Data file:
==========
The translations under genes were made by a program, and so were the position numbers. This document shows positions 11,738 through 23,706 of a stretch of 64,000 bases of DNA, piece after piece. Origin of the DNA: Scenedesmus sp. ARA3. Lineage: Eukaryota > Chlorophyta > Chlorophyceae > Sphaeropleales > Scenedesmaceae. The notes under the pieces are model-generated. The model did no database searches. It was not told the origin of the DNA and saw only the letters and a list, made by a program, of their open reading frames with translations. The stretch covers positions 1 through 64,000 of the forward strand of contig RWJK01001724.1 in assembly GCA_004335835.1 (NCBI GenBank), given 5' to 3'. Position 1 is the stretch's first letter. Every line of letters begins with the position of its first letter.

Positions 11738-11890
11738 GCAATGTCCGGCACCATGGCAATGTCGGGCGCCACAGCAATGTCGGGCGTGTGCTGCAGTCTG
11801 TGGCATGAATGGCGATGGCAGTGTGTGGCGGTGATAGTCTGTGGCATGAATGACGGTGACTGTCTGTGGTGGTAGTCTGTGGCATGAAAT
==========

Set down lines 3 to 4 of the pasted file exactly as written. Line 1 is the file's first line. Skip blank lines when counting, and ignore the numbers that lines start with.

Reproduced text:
11738 GCAATGTCCGGCACCATGGCAATGTCGGGCGCCACAGCAATGTCGGGCGTGTGCTGCAGTCTG
11801 TGGCATGAATGGCGATGGCAGTGTGTGGCGGTGATAGTCTGTGGCATGAATGACGGTGACTGTCTGTGGTGGTAGTCTGTGGCATGAAAT